Life of Robert Doares celebrated in exhibit
By Sarah Hall
he Salisbury community is celebrating the life and work of artist Robert Doares during his 100th year. Those who knew him during the time he lived in Salisbury, from retirement in 1973 until his death in 2005, remember his profound faith, and his deep love and devotion for his wife, Kay, and these feelings will be evident Sept. 9-11 as Center for Faith & the Arts hosts an exhibit of the artist’s works. Also on display are works by Kay, some which the couple completed together, signed with their names surrounded by a heart.
The upcoming exhibit is a true community group effort being mounted jointly by Rowan Helping Ministries, the Good Shepherd Clinic, Historic Salisbury Foundation and the Maxton Historical Society. These organizations were particularly dear to Doares’ heart, and he bequeathed joint ownership of much of the art in this show to these four groups. Maxton, NC, is Doares’ birthplace, and the museum there has added a wing where the art will rest following the Salisbury showing.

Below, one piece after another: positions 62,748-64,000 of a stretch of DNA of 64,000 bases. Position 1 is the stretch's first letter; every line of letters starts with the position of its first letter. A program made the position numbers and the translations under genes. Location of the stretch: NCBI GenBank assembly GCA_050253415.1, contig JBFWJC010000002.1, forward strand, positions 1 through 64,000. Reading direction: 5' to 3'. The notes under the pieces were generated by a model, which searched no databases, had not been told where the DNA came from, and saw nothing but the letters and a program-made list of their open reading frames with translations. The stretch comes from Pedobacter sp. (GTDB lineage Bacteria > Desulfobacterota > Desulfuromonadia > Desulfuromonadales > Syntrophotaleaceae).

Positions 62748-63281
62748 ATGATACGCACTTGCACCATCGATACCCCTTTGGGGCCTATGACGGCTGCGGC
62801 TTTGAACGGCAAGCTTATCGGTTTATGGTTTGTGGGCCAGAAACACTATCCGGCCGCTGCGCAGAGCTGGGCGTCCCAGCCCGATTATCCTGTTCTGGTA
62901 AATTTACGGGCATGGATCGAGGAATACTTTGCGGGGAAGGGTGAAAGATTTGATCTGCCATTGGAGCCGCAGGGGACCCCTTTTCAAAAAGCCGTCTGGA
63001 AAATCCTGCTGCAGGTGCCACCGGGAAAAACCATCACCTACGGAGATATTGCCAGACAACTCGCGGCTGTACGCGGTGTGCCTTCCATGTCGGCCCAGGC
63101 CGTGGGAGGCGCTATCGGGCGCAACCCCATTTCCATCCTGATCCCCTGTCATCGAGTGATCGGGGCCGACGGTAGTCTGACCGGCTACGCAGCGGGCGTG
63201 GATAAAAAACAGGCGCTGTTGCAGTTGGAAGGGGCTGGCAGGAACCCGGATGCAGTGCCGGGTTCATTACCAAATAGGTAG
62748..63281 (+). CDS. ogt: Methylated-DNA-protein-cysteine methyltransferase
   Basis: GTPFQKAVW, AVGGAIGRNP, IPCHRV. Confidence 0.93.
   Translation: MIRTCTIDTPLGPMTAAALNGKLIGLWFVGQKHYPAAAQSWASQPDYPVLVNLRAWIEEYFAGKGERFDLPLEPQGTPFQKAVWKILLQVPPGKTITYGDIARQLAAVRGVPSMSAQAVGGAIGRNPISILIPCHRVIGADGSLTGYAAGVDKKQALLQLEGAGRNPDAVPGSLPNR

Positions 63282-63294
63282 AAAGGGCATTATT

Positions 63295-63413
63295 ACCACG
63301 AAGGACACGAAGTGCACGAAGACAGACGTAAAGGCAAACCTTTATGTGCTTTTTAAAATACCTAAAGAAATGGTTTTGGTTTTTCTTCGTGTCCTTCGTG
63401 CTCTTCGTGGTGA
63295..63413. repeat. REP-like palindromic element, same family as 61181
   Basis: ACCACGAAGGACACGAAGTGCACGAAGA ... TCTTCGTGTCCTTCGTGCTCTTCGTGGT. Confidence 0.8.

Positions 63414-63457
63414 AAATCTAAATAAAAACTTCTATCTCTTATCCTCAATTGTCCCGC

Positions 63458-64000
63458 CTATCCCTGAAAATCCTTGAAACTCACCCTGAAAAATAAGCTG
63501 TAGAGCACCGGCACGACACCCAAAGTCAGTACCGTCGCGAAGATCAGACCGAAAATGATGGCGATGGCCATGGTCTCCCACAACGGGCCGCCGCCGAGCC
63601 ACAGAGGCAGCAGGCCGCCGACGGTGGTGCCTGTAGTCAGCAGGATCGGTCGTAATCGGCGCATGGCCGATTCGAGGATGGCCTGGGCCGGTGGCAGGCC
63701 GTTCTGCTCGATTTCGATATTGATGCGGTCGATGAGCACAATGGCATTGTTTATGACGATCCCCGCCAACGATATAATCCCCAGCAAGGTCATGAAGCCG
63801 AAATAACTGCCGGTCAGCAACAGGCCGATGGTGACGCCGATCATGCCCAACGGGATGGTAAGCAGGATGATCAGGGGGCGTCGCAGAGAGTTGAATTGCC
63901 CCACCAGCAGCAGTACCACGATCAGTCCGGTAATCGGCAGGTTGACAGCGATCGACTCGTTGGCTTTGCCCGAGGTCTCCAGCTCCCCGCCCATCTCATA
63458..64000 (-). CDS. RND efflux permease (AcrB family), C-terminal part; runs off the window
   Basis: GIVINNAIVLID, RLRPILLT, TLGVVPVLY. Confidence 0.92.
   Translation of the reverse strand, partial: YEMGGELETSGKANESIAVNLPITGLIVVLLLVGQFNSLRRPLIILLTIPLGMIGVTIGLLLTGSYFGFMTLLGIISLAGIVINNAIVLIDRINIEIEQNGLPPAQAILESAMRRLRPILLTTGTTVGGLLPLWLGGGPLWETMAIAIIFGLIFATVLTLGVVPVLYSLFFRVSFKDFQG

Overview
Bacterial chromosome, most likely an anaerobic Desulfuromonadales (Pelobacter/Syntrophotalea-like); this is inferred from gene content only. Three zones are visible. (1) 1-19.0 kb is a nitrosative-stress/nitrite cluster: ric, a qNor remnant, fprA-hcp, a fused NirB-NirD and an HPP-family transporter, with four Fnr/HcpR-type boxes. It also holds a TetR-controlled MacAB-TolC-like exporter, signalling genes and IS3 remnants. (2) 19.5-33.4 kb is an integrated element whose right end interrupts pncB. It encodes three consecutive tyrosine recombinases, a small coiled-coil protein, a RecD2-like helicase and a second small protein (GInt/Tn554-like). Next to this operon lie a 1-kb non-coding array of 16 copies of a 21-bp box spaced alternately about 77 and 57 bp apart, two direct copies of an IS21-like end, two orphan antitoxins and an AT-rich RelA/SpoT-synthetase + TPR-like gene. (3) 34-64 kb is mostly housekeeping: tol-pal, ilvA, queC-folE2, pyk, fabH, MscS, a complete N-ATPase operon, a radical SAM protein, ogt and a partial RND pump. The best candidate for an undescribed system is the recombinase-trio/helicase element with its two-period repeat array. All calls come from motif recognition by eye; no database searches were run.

On loan for this exhibit are Doares’ paintings that usually hang in Salisbury’s First Baptist Church where he and his wife were very active for many years. Doares even illustrated sermons for the bulletin, and created a commemorative painting for the church’s 150th anniversary,
The exhibit also includes Doares works that belong to individuals, including Dale and Doris Steele. When Dr. Steele was interim pastor for First Baptist, he forged a strong friendship with the Doareses. He will be on hand at the exhibit’s opening, 5-8 p.m. Sept. 9, and he will speak about the artist in a talk beginning around 6 p.m. The Steeles currently represent LightShine Ministries, which offers prints of some of Doares’ art and bookmarks.
It was attorney Glenn Hayes, a longtime friend of the couple and executor of their estate, who initiated the plans to honor Robert Doare’s 100th birthday with an exhibit, and who brought together all of the people involved in helping to make the September exhibit happen. And another close friend, Bruce Wilson from Fine Frame Gallery, has been overseeing the hanging of the art. Each piece he hangs brings back his fond memories of the couple and his great admiration for Bob Doares’ talent.